Darling v. Brown 2009:
Ok, so tomorrow's Pre-Budget Report is shaping up to be a horrendously political affair. But, rest assured, it could have been so much worse. In what is, by now, a familiar Budget-time story, Alistair Darling is fighting the good fight against some of Brown's most inharmonious fiscal brainwaves. According to Rachel Sylvester's column today, here are just some of the measures that the Chancellor has resisted:
-- A long-term windfall tax on bankers' bonuses (Darling favours a temporary, one-year tax).
-- A call to lower the 50p tax threshold from £150,000 to £100,000.
-- A reversal of the plan to make it easier for couples to pool their inheritance tax allowances.
-- A, ahem, "more optimistic picture of the British economy".
Against the backdrop of our debt crisis, Darling's victories can seem kinda minor – but the next government will be grateful for them nonetheless. If there's perhaps one unifying feature of the "suggestions" coming out of Number Ten, it's that they would worry, even more, the kind of investors we need to get our economy motoring again. Darling's incompliance could just spare us – and the public finances – the worst of that.
So, we've already established that for Gordon, this is all a big game of "Fuck the Tories, they're all bastards", or possibly a game of "Scorched Earth, the Jockish Wars". So what of his opposite number, the buttered new potato? Well, I'm sure this will cause ructions in the Oboatriou Cuntry Club, but I can recognise sense when I read it, even in the unlikely form of a Peter Hitchens column:
When we were deciding what to call my Channel Four programme about David Cameron, I wasn't, to start with, specially keen on the title 'Toff at the Top' which was eventually picked. But I came round to it for the following reason: Mr Cameron's lofty background is exactly what makes him an Unconservative. As one of my interviewees, who had been his boss, pointed out, Mr Cameron doesn't really believe in anything. I suspect he has no real reason to be passionate about national decline, rotten state schools, poor law-enforcement, mass immigration, the concreting over of open space, the vanishing of familiar landscapes. He has been exempt all his life from such things, and from the confiscatory, suspicious attacks of the state on the middle class.
He is interested in office not because he is gripped by any set of desires or aims, but because he thinks he is entitled to it because of his standing and his education, and is vaguely upset that the government is now full of people who aren't from the Top Drawer, and that his friends have been out of the Cabinet for too long. His education at Eton and Oxford was almost designed to produce people who think it rather beneath their dignity to care about such things as patriotism or national sovereignty, the concerns of 'prejudiced' little people swept aside by history and progress. There's nothing necessarily conservative about Toffs, or about the rich. Small 'c' conservatism, especially moral and cultural conservatism (which the wealthy elite, Labour and Tory, often snobbishly despise as suburban) comes from other places.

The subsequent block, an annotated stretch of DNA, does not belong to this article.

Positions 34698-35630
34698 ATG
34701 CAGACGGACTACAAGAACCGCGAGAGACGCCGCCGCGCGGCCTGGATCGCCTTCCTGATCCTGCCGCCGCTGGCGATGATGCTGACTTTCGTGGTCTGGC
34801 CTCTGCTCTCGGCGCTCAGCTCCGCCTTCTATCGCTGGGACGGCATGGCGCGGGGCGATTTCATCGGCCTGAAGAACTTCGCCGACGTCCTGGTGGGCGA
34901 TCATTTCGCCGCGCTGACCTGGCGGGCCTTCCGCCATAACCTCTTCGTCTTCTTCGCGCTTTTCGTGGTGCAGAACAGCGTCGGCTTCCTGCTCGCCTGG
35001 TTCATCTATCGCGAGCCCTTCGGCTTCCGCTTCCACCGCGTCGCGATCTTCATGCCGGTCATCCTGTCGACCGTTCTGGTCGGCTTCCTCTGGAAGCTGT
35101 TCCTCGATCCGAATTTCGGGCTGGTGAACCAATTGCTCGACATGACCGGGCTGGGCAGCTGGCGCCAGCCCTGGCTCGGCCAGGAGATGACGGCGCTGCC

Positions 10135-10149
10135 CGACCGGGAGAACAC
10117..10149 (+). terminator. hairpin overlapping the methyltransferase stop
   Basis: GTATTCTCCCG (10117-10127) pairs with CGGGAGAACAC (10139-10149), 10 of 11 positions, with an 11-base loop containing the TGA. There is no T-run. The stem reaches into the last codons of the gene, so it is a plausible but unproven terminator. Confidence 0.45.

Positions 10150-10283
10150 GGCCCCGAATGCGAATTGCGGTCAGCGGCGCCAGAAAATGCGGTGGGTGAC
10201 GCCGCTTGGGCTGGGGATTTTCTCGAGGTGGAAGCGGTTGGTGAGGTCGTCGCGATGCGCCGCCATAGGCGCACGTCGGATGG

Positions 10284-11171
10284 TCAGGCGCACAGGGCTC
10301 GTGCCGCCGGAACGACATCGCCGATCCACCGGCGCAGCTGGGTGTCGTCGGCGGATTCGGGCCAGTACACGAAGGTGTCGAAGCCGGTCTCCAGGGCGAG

So, from that reading, I find it hard to see that iDave is any better than the Gorgon, really. It's abundantly clear to me that the Tories are not offering anything better than "at least we're not Gordon."
Time and time again, they have resisted calls to reveal their policies -- and I don't believe it's because they don't have any policies.
It's because they don't have any policies that are different from what Labour are offering.
It's been apparent to me for years now that there is no significant difference between the political parties, and for this, I "blame" the 1997 electoral landslide. In reality, I obviously can't blame the landslide, but the conclusions that the politicians have taken away from it. Tony Blair's repositioning of the Labour Party and the result thereof has led politicians to believe that the tiny niche of centrism is where the electoral action is.
With no ideology or philosophy or even conviction underpinning their politics, it has become clear that electoral politics in this country is no more (and quite possibly less!) valid than the voting on Strictly Come Factor Get Me Out Of Britain's Got A Celebrity.
It's become a sham. Even the minority parties like UKIP and the BNP are really just tinkering around the edges. The accepted basis for all their polity is centrist social democracy. They may jiggle it slightly one way or the other, but they're all based on the same paradigm.
And Cameron's complete failure to "seal the deal" with voters shows that voters are not at all keen on this mindset either. People can instinctively sense that if they vote for Cameron, they could quite easily wind up with yet another unprincipled, amoral, "entitled" fuckwit who will do anything to stay in power and will do absolutely fuck all of use.
So to Brown, Cameron and Clegg (and all the others): keep playing your games, keep making yourself irrelevant -- and we will keep on mocking and ignoring your increasingly irrelevant selves.
But what I fear is what will come when we all get too tired of your games. You might not like what happens then.
Update: more games from the turd-coloured one:
If today ends up with the government in a row with the City over plans to tax bank bonus pots with bankers threatening to take the government to court, then it will be mission accomplished for the Labour party. The same goes if we end up in a debate over the merits of a Tobin-style tax. For obvious reasons, Labour would rather talk about anything other than the state of the public finances so anything that distracts attention from that central question is, to use the word of the morning, a bonus for Brown.